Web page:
Controls: One thing that annoys most photographers is to have to lower the camera from their eyes very often when they change some settings. You will not have a mode dial, like in D80, just a button and only 4 modes that will be displayed in the viewfinder; this is a pro camera, the amateur-like modes (portrait, night etc) are gone. It will be very nice for you to know that you don't have to change white balance, ISO and picture quality settings by looking at the back of the camera (like on the D80) to find the buttons. They are on the top, like on D200, which I think it is very convenient because they are arranged in a triangle shape and you can get to your needed button without removing the camera from your eye, because you will remember quite quickly the location of each button: front the quality, left the white balance, right the ISO. Moreover, ISO setting is displayed in the viewfinder and you'll be quite amazed to find how useful this little feature is ! On the D80 I had to use and push the custom function button to see this or to look on top, on the LCD display. On top right are only two buttons: to the left is the mode, to the right is the exposure compensation (use this with caution with matrix metering). Voila, with four buttons you control the most important settings for taking pictures, and, best of all, you know their location without having to look at them. What needs special attention is the release mode dial, is the one you have to look at when changing modes. The rest of lever controls have only three positions so it's very easy to know which one position is which.

The build quality is outstanding, it looks and feels like a tank. Remember that, with camera, you are getting an environmental sealing which is not the case for the D80/40/40x. Combine that with a sealed lens like the 17-55DX f/2.8 and you'll gone have a very nice combo even in bad weather. Is that important ? Yes, it is. Otherwise you have to take care all the time and protect your camera from water drops, dust and snowflakes. The sound of the shutter is softer (more silent) than on the D80, probably because of some other materials were used for building the mirror holder and the shutter.

ISO, noise: The noise at high ISO is outstanding. When I purchased the D80 I found myself very often wanting to shoot in lowlight conditions and I got a Nikon SB800 for that. However, using flash to some extent annoys people and high ISO was mandatory in such situations. Now you can use ISO 3200 with 100% confidence and getting low noise, well-detailed photos with good saturated colors will be a rule. ISO 1600 is almost noise free, you can see it at pixel peeping but for prints it is non-existent. More important than low noise is detail preservation at high ISO. The 2 more megapixels also help. What helps most on the field is the Auto ISO feature, something that I have never used on the D80. I took shots using a minimum shutter speed of 1/50 s and ISO as high as 2000. That gives you a very wide range of exposure options without being afraid of noise and lost details. One advice, though: be sure to set high ISO noise reduction to low or none (in the menus). You can always remove any noise with a software but never can recover lost details. For noise removal I strongly recommend Nik Software Dfine 2.0 plugin for Adobe Photoshop or Imagenomics Noiseware. In my opinion, the ISO 3200 is a blessing. That means you can take photos in rooms lit with 60W light bulbs without having to cry for blotchy images. If on the D80 ISO 3200 was good (in my opinion) for 6x4 prints and black and white larger images, with D300 you can go far beyond that. Image quality wise, ISO 6400 on the D300 is almost on par with ISO 1600 on the D80, and, more important, using a noise reduction software you can get very good looking images out of ISO 6400 pictures.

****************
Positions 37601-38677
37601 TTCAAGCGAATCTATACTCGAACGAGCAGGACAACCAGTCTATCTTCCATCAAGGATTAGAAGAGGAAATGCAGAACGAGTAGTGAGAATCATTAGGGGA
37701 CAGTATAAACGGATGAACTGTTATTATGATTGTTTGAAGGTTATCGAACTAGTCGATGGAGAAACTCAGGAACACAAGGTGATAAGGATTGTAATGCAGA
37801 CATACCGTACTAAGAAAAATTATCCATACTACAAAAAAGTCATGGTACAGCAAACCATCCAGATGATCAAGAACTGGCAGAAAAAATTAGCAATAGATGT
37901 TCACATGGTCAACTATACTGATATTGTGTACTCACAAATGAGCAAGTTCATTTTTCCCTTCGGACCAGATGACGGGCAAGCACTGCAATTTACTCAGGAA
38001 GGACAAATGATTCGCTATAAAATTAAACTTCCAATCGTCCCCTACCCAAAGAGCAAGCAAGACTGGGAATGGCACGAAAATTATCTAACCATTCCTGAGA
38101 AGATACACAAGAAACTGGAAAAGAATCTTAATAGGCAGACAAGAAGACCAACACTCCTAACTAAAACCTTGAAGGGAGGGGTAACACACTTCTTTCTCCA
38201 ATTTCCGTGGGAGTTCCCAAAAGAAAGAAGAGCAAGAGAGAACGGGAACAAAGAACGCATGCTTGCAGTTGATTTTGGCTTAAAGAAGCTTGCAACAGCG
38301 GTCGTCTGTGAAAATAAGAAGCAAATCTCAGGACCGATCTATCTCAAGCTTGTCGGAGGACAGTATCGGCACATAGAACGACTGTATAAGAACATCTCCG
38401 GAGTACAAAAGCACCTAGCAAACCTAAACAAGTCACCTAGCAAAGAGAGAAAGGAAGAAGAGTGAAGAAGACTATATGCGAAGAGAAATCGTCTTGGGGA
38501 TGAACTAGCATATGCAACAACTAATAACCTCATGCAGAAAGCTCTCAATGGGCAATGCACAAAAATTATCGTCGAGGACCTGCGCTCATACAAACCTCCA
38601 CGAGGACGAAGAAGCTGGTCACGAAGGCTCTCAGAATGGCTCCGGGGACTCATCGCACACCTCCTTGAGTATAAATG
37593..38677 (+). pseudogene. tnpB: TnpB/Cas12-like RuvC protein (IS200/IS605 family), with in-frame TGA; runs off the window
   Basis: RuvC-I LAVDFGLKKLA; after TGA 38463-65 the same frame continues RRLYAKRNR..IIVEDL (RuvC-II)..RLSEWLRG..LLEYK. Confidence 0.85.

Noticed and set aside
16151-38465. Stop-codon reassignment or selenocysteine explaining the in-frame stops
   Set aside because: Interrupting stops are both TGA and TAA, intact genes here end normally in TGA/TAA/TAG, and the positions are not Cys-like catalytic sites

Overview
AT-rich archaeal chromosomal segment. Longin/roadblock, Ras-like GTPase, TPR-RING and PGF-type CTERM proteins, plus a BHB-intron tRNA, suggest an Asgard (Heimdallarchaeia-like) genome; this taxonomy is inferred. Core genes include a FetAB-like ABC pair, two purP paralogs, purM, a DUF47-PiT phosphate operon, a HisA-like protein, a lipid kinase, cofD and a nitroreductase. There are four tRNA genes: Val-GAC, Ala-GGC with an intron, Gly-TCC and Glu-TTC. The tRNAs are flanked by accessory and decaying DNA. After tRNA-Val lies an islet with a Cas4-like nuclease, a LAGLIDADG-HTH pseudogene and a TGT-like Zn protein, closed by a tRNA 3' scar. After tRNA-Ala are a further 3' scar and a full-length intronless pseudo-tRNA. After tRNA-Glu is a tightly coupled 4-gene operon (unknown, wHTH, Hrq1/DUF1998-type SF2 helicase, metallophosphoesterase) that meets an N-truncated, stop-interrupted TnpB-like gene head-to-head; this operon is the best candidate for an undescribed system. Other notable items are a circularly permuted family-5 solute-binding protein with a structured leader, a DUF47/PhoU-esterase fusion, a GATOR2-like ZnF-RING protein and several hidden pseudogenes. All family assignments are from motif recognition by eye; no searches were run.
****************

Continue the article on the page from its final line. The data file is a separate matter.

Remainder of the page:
Metering: no more complaints for "matrix overexposure" fans, although I always felt that this "overexposure" is more related to poor usage of this metering mode on the D80. On D300, the matrix is spot on, and you'll like it as much as I do, on sunny, cloudy, evening and artificial light, including the TTL mode on flash.

Focus: this will hit you. Actually nobody could understand (neither did I) what a pro-level focusing system means until you'll be using one. No more hit and miss, no more problems on portrait compositions, no more problems of focusing with AF points other than the central one. The settings menu will give you a plethora of possible focus combinations, and memory banks to save your settings for quick selection. When you'll get your D300, do this test: on continuous servo high speed, track a car. You could make a movie with those sharp images.